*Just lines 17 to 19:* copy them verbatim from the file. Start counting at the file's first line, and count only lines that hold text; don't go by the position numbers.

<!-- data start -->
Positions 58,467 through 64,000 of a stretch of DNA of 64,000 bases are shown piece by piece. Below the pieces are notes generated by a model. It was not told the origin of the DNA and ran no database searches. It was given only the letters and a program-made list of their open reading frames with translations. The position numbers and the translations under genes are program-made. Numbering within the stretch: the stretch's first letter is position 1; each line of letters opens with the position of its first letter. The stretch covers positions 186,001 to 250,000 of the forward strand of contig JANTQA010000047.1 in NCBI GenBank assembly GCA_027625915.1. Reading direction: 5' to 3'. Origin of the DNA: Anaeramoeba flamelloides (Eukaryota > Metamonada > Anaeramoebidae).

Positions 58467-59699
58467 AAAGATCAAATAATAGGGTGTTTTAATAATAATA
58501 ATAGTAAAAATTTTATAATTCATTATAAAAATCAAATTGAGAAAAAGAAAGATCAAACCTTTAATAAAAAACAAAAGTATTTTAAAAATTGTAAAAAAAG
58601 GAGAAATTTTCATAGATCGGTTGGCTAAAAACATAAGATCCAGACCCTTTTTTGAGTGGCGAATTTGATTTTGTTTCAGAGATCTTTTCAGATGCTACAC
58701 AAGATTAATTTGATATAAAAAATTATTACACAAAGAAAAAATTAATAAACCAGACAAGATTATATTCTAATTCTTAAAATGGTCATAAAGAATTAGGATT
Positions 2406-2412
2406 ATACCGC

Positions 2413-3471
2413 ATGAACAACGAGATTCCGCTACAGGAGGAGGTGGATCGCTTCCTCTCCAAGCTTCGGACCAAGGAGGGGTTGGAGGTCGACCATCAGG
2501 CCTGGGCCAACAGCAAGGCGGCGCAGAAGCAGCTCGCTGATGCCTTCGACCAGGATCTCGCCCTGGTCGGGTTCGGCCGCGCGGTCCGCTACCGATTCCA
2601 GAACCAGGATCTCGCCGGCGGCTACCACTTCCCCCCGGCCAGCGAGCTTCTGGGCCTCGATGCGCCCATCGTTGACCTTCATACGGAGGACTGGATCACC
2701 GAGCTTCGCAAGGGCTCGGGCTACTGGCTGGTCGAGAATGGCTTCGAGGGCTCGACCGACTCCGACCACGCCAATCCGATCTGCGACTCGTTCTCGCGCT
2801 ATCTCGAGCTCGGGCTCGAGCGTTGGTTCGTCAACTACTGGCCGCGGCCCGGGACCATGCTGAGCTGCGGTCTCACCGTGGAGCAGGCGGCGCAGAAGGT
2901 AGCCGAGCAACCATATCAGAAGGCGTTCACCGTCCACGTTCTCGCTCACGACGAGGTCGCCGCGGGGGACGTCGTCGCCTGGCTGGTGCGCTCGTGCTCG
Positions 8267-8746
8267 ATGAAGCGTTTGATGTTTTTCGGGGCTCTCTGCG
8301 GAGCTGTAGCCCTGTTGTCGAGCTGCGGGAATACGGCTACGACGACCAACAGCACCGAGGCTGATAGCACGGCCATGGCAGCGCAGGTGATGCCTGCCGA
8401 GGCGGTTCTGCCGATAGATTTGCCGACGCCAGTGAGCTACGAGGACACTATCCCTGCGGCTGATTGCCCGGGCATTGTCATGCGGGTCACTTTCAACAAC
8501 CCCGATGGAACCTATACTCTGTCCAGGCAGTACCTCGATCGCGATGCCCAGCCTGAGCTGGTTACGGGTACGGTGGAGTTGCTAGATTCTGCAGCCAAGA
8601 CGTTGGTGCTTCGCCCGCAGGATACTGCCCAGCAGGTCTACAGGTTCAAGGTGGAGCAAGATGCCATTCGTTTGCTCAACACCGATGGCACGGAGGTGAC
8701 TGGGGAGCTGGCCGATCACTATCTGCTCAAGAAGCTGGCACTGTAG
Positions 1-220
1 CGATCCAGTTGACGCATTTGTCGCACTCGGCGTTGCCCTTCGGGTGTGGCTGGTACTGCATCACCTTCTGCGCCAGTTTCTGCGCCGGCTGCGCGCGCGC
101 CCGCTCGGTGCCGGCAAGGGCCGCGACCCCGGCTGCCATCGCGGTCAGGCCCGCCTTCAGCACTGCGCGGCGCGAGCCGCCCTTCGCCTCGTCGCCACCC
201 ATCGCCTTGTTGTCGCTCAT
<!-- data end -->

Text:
8267 ATGAAGCGTTTGATGTTTTTCGGGGCTCTCTGCG
8301 GAGCTGTAGCCCTGTTGTCGAGCTGCGGGAATACGGCTACGACGACCAACAGCACCGAGGCTGATAGCACGGCCATGGCAGCGCAGGTGATGCCTGCCGA
8401 GGCGGTTCTGCCGATAGATTTGCCGACGCCAGTGAGCTACGAGGACACTATCCCTGCGGCTGATTGCCCGGGCATTGTCATGCGGGTCACTTTCAACAAC